Study finds that postmenopausal women who ate a Mediterranean diet were at lower risk for hip fractures
Results of the study suggest a healthy diet might play a role in maintaining bone health
The Mediterranean diet is well-known for its health benefits on your heart and waistline, but now your bones could benefit too, according to a new study published online by JAMA Internal Medicine.
In this study, researchers examined whether diet quality affects bone health in postmenopausal women. They found that women who ate a Mediterranean diet were slightly less likely to suffer from hip fractures.
The Mediterranean diet is relatively easy to follow. It involves eating vegetables, fruits, nuts, beans and peas, unrefined grains, olive oil and fish. You should limit the amount of meat, dairy, and saturated fat you eat, but on the bright side you can have a glass of red wine at dinner.
Researchers analyzed data from 40 clinical centers throughout the United States included in the Women’s Health Initiative study. The analysis included 90,014 women with an average age of 64. Participants described their diets in a WHI food frequency questionnaire at the start of the study. Researchers then compared their dietary patterns to four common healthy diets, including the Mediterranean diet, the Dietary Approaches to Stop Hypertension (DASH) and two others.
Nearly 16 years later, there were 2,121 cases of hip fractures and 28,718 cases of total fractures. Women who adhered the most to a Mediterranean diet were 0.29% less likely to suffer from a hip fracture than women who didn’t stick to the diet. The other three diets showed negligible success.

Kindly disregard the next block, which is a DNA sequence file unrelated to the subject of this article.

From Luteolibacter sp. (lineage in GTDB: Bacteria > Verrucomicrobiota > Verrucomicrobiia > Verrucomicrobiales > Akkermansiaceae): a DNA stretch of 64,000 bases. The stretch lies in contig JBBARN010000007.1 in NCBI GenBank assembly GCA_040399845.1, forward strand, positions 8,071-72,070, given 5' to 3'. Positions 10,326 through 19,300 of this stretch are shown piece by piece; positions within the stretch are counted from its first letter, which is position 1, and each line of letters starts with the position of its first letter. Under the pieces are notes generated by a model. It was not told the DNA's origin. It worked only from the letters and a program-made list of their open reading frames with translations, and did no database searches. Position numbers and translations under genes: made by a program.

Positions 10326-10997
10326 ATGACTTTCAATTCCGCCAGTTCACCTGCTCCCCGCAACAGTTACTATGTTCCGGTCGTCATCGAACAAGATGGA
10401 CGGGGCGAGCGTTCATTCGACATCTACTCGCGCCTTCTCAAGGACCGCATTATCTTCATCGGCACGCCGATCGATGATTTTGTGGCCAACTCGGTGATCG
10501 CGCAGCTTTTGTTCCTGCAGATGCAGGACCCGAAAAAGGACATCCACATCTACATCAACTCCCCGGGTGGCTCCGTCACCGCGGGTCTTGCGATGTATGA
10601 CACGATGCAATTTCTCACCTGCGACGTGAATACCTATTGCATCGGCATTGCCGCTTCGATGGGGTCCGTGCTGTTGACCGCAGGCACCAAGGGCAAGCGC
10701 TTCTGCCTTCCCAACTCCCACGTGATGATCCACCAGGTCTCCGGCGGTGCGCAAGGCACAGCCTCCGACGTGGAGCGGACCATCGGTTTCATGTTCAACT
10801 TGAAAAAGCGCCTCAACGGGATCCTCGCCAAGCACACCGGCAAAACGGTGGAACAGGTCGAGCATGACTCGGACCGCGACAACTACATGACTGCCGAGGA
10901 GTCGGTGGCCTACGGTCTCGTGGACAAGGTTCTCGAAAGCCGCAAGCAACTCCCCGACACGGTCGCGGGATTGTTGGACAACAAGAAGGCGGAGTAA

“Our results provide assurance that widely recommended eating patterns do not increase the risk of fractures,” said lead study author Dr. Bernhard Haring of the University of Wurzburg in Germany. “This being said, the average woman should follow a healthy lifestyle which includes adopting a healthy dietary pattern and being physically active.”
Osteoporosis-related fractures are a major burden for health care systems in aging societies, with women particularly affected, said Dr. Haring. Current research results have been inconclusive about whether intake of nutrients involved in bone metabolism can prevent fractures.
However, the results of this study suggest that a healthy diet, specifically a Mediterranean diet, might play a small role in maintaining bone health in postmenopausal women.
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This latest Mediterranean diet research builds on previous evidence that your health might benefit if you follow this diet. It’s been shown that the Mediterranean diet can keep your brain young, help you live longer, manage your weight better, and lower your risk for cancer and cardiovascular diseases.
“At the present time, the U.S. health system almost entirely ignores nutrition in favor of pharmacology and is hugely expensive and ineffective compared with the systems in other countries,” wrote Dr. Walter Willett of Harvard School of Public Health, in a related commentary. “Integration of the Mediterranean diet and related dietary patterns into medical practice, hospitals, schools and other institutions has the potential to improve well-being.”